There are less agreeable forms of wages, however, but such as also are to
be received without scruple or mistrust, for they are both disciplinary and
signs of progress . A man cannot set up to re-form his old nature and
readjust his interior constitution without feeling it, or without
unsettling the fabric of his emotional and mental sheaths . Accordingly, it
is a common experience with those who take themselves seriously in hand in
the task of self re-building that unexpected obstacles suddenly arise ; the
wages that come to them are those of adversity in temporal affairs,
sickness, the turning away of former friends, and the like. There is good
reason for this . Within ourselves are sown the seeds of all
our past activities and emotional tendencies, good or evil. Within ourselves
are stored all our old mind-forms and fabrications of base metal . To try
to disturb the former or to divest ourselves of the latter, promotes
immediate reaction from them .

He who deliberately invokes the Light upon himself, as the earnest Masonic
aspirant does, ipso facto utters, with corresponding intensity, a challenge
to his own bad past, his own unreal self . And if his invocation be
effective, the Light streaming into him from his own dormer-window, whilst
giving him illumination, will also play upon and stimulate in him all that
is undesirable, as sunlight stirs to activity the unpleasant insects
dwelling in darkness beneath a stone that is suddenly removed from an old
position . Light impartially affects both the good .and evil in oneself, as
the sunshine causes a rose to bloom, and a lump of carrion by its side to
putrefy. It induces new growth in a spiritual sense, but it also, and at
the same time, accelerates the germination of seeds implanted in us, which,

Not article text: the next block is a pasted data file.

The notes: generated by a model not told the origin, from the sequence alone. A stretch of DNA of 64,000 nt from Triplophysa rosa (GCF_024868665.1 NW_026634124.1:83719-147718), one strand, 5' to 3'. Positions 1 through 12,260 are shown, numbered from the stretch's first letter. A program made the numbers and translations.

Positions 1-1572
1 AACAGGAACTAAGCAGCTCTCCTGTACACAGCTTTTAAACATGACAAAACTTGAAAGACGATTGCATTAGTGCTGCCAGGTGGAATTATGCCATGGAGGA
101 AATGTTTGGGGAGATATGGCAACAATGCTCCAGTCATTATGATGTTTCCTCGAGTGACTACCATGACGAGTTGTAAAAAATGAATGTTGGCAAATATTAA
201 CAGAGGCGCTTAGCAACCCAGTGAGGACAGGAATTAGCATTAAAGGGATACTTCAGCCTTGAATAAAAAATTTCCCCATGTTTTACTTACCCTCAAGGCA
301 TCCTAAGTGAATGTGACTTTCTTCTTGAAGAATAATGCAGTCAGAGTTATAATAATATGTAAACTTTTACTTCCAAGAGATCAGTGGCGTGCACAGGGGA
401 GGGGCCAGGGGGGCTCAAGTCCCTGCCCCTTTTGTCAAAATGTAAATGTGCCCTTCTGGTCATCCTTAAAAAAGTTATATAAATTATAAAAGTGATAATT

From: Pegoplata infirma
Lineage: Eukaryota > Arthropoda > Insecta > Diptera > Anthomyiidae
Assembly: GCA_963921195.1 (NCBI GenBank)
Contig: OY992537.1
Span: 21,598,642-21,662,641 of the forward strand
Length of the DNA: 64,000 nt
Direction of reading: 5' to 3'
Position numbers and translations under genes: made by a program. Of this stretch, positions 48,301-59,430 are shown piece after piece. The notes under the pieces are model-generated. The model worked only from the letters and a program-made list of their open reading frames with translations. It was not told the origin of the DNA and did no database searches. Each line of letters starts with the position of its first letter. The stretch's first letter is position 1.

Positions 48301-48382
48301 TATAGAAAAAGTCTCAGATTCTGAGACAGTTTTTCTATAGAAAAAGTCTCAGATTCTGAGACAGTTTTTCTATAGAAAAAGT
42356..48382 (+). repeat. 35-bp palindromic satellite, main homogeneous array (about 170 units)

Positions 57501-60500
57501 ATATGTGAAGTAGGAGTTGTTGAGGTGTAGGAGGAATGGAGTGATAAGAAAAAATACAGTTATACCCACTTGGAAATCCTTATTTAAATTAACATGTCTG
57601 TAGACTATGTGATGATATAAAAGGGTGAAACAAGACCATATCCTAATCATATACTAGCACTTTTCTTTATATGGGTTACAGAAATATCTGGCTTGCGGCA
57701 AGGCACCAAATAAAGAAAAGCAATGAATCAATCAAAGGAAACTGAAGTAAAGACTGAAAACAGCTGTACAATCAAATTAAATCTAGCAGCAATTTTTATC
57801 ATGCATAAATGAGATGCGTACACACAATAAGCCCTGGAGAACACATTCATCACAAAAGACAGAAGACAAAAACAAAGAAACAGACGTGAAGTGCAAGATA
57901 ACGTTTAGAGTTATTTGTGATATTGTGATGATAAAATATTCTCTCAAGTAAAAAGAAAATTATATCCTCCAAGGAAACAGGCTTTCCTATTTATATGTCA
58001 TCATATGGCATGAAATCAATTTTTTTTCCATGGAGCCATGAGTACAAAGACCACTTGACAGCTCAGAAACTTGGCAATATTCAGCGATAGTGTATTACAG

but for it, would continue to lie dormant and unmatured until a more
favourable time . Under the discipline of Initiation the seeds or
compressed results of one's own past, the potential reactions from one's
own former actions and inaction, all that goes to make up a man's fate and
that, if unchecked, will shape his future destiny, are brought to a sudden
head and crisis ; the normal slower development they would have undergone,
if not so interfered with, becomes interrupted, expedited. It is often as
though vials of undeserved wrath break upon the devoted head of him who at
last has- struck the road to salvation, and is resolved at all costs to
follow it . And yet these are the wages he receives for his laudable
enterprise ! Lacking self-knowledge as yet, ignorant of what is latent in
him, not realizing that the path of Initiation is one of intensive culture
and accelerated evolution, he may become dismayed from further pursuing his
quest, unless he be made aware that these wages are actually due to him,
that they represent his past earnings, that he is justly entitled to them,
and that the sooner the debit and credit sides of his own self-written
judgment-ledger are balanced, the freer will he be to proceed with his
newly undertaken building-work.

"The wages of sin are death"-death in the sense of being spiritually
unconscious, however vigorously alive in other ways . "Sin" in all or any
of its forms is, in its final analysis, disharmony induced by the assertion
of the unreal personal self in unalignment with the impersonal Universal
Self, the Holy Spirit. But the Path of Initiation involves the obliteration
of all sense of the personal self. The just and perfect man and Mason is
therefore one who is utterly selfless ; being selfless he is sinless ; and
being sinless he stands in, consciously shares, and becomes the instrument
of, the divine Kingdom, Power and Glory.